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Old November 24, 2014, 12:36 PM   #1
Kimio
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firearms training and instructors?

I'm an advocate that practice is an absolute must if you're deciding to carry for defensive purposes. Hell just being proficient with your guns is a given IMO.

That said, there are many things you can train on your own, however, having a solid instructor can make a world if difference I think in regards to getting off on the right foot.

With that in mind, I'm looking to get into some firearms training classes, however, I'm not sure what I should be looking for.

Like anything in life, especially regarding instructors of various arts. There are good ones and bad ones. I'd like to have some ideas on what I should be looking for when trying to find some good schooling while I practice.

I currently live North of SLC and am curious af any fellow Utah folks know of some good instructors I can go to so that may get off on a good foot with my training that goes a little beyond the basic fundimentals of shooting rifles or handguns.
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Old November 24, 2014, 01:50 PM   #2
psalm7
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Shooting/Tactical insrtuctors have become a booming industry . To me it would be like visiting a Civil War site and taking the group tour I would be like Hmm Drumm because the topic would be elementary or I would be wanting to point out somthing I thought was being left out . It wouldn't be good for the students that need it and would agrivate the heck out of the instructor . I actualy have done this on Civil War battlefield tours . Point is if you think you need the corse take it if not then you could wast your $ and the others time . I have known a few shooters that have taken tactical class's I guess for the " adventure " when we do the same thing on the shooting range .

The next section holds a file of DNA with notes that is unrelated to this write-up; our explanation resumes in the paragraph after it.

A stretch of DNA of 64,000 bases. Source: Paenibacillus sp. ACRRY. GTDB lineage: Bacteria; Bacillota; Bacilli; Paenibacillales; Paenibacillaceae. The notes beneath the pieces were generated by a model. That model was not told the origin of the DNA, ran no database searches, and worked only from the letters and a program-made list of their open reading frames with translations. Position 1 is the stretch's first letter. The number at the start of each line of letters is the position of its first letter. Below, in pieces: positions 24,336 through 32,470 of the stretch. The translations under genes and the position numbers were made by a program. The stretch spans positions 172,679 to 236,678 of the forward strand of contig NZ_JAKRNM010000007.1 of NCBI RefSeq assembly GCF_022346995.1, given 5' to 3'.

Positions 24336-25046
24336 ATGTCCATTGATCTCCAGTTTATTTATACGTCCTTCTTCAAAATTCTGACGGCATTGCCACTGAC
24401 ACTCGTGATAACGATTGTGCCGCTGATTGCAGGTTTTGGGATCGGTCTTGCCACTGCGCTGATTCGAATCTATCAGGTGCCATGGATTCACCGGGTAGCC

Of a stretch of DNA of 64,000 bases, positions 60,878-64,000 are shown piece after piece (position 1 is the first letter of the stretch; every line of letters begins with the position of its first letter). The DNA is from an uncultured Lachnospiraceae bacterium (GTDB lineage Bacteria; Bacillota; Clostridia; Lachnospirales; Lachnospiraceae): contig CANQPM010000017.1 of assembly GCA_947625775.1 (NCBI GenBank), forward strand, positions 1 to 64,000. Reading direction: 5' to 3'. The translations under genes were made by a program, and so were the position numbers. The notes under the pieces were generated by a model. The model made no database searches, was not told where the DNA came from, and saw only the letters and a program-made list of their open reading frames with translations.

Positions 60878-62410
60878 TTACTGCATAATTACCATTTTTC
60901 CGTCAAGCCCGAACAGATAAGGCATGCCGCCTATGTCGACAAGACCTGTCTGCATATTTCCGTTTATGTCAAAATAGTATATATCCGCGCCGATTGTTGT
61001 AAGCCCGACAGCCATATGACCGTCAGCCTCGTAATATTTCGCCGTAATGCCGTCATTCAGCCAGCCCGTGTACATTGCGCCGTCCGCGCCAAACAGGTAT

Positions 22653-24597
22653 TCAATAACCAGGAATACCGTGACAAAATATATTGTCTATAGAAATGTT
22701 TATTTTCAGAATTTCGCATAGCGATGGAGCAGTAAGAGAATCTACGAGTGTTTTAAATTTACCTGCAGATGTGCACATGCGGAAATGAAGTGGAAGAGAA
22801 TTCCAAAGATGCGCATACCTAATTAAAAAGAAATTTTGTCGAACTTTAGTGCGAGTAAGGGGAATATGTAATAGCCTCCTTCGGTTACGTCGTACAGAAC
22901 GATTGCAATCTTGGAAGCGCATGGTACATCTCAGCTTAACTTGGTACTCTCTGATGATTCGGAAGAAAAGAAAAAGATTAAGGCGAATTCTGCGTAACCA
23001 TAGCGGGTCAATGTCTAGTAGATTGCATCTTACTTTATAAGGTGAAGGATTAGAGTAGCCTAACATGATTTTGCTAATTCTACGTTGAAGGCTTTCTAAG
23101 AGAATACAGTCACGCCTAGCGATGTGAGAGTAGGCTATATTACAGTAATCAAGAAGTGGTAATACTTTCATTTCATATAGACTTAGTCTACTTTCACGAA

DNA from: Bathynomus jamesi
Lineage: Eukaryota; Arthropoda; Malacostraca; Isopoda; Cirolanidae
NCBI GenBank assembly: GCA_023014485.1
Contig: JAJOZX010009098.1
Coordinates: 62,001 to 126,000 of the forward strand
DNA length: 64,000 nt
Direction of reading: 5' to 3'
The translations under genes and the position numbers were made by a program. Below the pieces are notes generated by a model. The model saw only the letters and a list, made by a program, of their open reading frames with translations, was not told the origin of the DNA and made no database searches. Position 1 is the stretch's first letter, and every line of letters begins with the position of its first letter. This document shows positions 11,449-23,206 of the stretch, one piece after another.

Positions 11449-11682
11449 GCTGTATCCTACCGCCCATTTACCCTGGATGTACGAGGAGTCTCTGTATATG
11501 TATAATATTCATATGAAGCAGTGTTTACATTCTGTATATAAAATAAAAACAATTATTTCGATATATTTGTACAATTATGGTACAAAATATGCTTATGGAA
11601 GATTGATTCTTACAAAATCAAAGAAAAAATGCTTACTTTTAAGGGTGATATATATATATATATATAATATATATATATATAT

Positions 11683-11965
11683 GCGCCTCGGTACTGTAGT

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Old November 24, 2014, 04:28 PM   #3
DaleA
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Seems like EVERYTHING gets rated now days. Books, restaurants, hotels etc. etc.

Midway USA even lets people rate their products. I've passed on a couple items that I kind of wanted because the bad comments pointed out some flaws in the product.

Amazon had a review of 'Cartridges of the World' that pointed out some of the errors in the book.

Maybe there's some rating for the classes in your area.
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Old November 24, 2014, 04:40 PM   #4
riflemen
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Join a club, thats where I get a lot of my classes and assemblies, you hear about them left and right, I attend as many as I can... I have taken everything from hand to hand combat to a class solely on how to clear jams, a 6 hour gun class that a round never gets chambered, lol.
But there have been some very educating seminars also, obviously the live fires are the most fun, I have done them on home defence, CCW, and I have taken 3 active shooter classes, one was just over a month ago, they did a ton of work with hostage, 1st party hostage, ect It was awesome, that was specifically for law enforcement but I got to go along with a friend of mine because he knows I like it, I will give you 2 guesses on who played the hostage ....